A few questions follow on to having this thumbdrive:

Do I _really_ want to upgrade from Dell's supplied 8.04?

Is this the best version available now for the Mini-9?


Will it boot and/or auto-install from the thumbdrive?

I am grateful for the guidance, and think "we' are closing in on the answers I'd like to have. I'm just wishing to NOT foul this up and continue to learn from the community members.

All the best to y'all!


December 6th, 2009, 07:36 PM
Download the 32bit (i386) or 64bit desktop image here:

That's the latest 9.10 version. There is option when you boot with the cd to Try Ubuntu first. Use it to see how you like it. Then you can install it if all is working fine, etc.
Yes, 8.04 would come with old version of firefox.
And .tar.gz is archive, like .zip. If you right-click on it you can open it with archive manager and extract the file(s).

December 6th, 2009, 08:00 PM
Don't diss Dell too badly - they only supply LTR (Long Term Releases).
8.04 is the Last one, the next one arrives with 10.04 (April 2010)

Upgrading from 8.04 all the way to 9.10 is not really recommended. As long as you can boot from a LiveCD then you are okay to do a clean install of 9.10.

Just be aware, it may take a little while to get all the sound / video etc sorted, so keep your 8.04 disk & 9.10 disks handy :-)

There is a forum area especially for Dell Computers --> http://ubuntuforums.org/forumdisplay.php?f=342

They will be able to help with any specific problems you have with your machine, for general stuff, pop by here and ask !!



December 6th, 2009, 08:02 PM
You are currently using UNR...which is ubuntu netbook remix. Basically its still ubuntu, but the user interface is tweaked a bit to be more usable on a small screen:


You can choose to stick with the 8.04 version (which is still supported at the moment, as it was the previous Long Term Support (LTS) release). Or you can grab a newer one as others have said, if you choose to get a newer version its up to you if you want the remix version or the full blown desktop install, both are available at the link you were given earlier:


You probably will find that dell have put some bloatware on the image that they supply though...leopards spots and all that.

Newer releases tend to have newer versions of software available via the repositories (e.g. firefox will be V2.x rather than 3.x in 8.04), so if you choose to stick with the earlier version and you want newer stuff you need to enable the backports repository - which provides newer software for older versions. or add the getdeb repository as described previously.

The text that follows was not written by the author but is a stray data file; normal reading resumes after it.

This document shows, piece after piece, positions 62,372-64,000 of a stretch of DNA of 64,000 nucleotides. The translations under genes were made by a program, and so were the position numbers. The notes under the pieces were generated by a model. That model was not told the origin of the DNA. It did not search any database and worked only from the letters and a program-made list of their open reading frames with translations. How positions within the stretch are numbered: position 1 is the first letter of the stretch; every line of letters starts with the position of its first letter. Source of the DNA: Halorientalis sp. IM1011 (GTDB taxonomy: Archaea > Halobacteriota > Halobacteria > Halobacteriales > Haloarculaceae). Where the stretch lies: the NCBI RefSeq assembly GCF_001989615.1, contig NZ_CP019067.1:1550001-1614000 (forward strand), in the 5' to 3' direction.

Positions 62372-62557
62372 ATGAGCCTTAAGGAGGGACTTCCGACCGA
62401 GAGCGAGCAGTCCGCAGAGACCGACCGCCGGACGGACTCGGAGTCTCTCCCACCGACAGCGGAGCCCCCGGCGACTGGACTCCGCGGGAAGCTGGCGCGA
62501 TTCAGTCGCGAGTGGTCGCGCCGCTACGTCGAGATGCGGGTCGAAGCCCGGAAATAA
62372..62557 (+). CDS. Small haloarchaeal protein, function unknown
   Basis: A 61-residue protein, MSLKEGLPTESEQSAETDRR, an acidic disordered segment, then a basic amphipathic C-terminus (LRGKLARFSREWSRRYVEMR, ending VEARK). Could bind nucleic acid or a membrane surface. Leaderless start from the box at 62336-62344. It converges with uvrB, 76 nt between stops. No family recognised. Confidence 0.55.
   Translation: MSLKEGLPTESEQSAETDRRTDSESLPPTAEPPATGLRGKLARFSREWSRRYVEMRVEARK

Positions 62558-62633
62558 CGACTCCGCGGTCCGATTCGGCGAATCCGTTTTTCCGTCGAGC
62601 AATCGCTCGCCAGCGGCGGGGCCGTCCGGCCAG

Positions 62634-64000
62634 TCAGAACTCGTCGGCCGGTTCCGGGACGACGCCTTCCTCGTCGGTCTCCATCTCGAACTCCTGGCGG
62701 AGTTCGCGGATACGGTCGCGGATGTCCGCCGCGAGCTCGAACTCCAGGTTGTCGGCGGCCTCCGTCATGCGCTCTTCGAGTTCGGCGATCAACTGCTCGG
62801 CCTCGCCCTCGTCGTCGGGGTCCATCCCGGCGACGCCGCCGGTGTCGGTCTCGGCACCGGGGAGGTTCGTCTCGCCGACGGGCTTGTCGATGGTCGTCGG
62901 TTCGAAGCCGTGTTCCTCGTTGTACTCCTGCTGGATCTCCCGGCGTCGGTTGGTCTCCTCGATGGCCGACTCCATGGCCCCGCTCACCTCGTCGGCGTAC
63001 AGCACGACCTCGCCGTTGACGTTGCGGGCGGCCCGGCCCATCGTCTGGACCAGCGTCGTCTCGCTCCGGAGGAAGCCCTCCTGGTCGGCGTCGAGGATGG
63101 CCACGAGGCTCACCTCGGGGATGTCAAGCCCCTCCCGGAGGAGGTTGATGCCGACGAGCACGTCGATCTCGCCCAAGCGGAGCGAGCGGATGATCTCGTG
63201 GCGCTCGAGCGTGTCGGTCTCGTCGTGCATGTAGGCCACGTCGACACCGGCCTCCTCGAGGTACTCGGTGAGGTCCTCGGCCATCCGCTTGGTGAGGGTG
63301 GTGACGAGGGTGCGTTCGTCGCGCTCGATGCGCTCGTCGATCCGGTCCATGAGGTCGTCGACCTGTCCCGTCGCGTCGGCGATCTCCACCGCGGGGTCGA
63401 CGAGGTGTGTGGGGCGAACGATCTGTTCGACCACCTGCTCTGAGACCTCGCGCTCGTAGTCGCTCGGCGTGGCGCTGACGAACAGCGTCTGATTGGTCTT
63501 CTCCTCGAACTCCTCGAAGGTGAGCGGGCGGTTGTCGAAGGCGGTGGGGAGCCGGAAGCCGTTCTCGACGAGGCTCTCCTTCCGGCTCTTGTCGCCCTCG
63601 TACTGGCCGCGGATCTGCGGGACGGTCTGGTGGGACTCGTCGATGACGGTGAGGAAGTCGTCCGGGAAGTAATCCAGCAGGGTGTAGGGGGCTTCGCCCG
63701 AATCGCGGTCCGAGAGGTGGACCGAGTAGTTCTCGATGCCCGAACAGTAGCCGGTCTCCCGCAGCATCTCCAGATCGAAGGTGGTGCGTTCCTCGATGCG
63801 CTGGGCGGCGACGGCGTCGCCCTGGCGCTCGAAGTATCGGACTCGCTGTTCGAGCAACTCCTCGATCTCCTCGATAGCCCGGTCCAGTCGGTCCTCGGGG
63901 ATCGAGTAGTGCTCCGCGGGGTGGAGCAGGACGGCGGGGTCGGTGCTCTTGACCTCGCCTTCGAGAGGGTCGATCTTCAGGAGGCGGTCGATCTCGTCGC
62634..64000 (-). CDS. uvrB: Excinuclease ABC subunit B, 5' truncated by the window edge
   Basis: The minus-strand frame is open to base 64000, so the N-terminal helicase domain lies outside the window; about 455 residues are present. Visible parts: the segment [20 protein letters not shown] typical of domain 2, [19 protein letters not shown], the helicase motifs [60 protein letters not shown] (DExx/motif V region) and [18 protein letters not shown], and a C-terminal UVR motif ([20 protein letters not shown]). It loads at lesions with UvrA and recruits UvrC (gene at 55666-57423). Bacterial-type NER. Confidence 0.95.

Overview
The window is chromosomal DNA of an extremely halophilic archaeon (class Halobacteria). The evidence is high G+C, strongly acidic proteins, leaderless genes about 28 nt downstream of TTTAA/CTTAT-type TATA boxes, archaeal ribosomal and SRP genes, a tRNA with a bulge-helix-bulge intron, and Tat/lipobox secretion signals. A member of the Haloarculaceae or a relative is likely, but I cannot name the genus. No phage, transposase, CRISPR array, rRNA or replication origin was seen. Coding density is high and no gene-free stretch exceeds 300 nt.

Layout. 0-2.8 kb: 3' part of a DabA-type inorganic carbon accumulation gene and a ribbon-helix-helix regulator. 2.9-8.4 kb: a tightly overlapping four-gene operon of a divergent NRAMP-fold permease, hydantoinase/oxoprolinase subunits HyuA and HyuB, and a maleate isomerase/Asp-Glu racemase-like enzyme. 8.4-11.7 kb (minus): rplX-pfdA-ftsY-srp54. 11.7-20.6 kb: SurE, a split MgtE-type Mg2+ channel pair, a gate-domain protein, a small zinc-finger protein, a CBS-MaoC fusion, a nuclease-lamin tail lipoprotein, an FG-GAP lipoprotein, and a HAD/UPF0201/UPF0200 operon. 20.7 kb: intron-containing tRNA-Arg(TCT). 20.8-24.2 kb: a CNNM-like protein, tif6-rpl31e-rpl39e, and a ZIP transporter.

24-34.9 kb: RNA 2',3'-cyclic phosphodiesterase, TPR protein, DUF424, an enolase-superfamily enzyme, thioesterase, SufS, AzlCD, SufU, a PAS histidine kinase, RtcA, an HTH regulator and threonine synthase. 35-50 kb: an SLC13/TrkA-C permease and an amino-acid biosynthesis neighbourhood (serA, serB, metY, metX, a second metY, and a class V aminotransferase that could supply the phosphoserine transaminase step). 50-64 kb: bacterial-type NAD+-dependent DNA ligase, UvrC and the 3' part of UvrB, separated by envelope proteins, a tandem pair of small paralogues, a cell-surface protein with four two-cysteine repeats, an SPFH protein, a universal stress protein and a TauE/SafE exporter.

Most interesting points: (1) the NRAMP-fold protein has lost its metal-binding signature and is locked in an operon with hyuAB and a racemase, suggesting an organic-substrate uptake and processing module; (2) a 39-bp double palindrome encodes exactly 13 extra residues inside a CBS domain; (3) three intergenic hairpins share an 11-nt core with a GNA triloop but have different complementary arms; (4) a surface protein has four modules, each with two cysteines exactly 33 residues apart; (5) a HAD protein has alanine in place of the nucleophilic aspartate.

One other thing to be aware of is that the equivalent of software centre in 8.04 is "add/remove programs".

All in all..stop trying to download firefox via a webbrowser its not how it is done in ubuntu (at least not as a first port of call)

Flying caveman
December 6th, 2009, 08:30 PM
Weird, when I bought a Ubuntu pre-installed netbook it worked great until I decided to install updates. (so about 5 minutes) I can't remember exactly what happened, I think it had a weird partitioning scheme that didn't allow any room for updates. I can totally see someone who is trying Ubuntu for the first time and not knowing what to do. I smell a conspiracy. Too bad there isn't a big Linux corporation to sue companies for selling special versions that self destruct. The regular Ubuntu version I installed works and continues to work perfectly.

I saw a poll on these forums asking about people who bought a pre-installed Linux system and had kept the same install. Something like 90% had installed a different OS. Sorry can't find the link to the poll. It says alot about Linux users.

Anyway, I would download a regular Ubuntu .iso and use Unetbootin to make a bootable USB drive.

December 6th, 2009, 08:36 PM
OK, then, my questions seem to have evolved, thanks to your generous input. Now I wonder:

Is there any real quantifiable reason to update from 8.04 now rather than wait 5 months for the next long term support version?

I'm still puzzled by the fact that nowhere in the web browser is there any reference to Mozilla or Firefox. It operates the same way, near as i can tell, but I want the real thing. That yahoo toolbar is useless to me, and annoying as it steals that fraction of precious vertical desktop space.

Supposing that I can get "Genuine" Firefox through the software _centre_ (love that Brit accent:D) , I should be able to update it through the Mozilla update process, right???

Interestingly, when I clicked on the "Firefox" bar in the "Add/Remove Applications" window I got an error msg telling me that I "Cannot remove 'firefox3.0' to remove firefox 3.0 and the dependent applications use the Synaptic package manager." Which goes back to the earlier suggestion by "issih". perhaps those dependent applications are the yahoo crap i've been upset about?.

Onward thru the fog!


December 6th, 2009, 08:53 PM
Aha...well it looks like dell have supplied their own version, with firefox 3.x running on 8.04 and a few customisations.


to remove the toolbar the following should work, but I don't know, I'm cobbling together from links as I don't run unr.

open a terminal and enter:

sudo apt-get remove yahoo-toolbar-extension

then enter your login password when prompted and hit enter (nothing will be echoed to the screen..just do it)

After that you will have firefox...its just been customised by dell to have a silly name, the version is a smidge old it 3.05 rather than 3.5, but it is firefox I assure you.

December 7th, 2009, 04:58 AM
And, just as you said, and in the immortal words of Gomer Pyle, U.S.M.C. "SHAZAAAM!", it's GONE! :lolflag: Darn, this command line (terminal mode) is pretty cool.
Thank you, issih!

As a matter of general interest, now the silly pink bar at the top just says "web browser" at the end, but it is indeed Firefox!

OKAY, sometimes it's the small victories!



December 7th, 2009, 12:48 PM
Do bear in mind that you could have done the same by opening synaptic package manager...searching for yahoo and removing the package graphically.

Its just easier for me to tell you to enter one line...

December 7th, 2009, 05:27 PM
Yes, I got that from your previous post, and understand. I'll need to get more familiar with package manager. :oops:

Thanks again!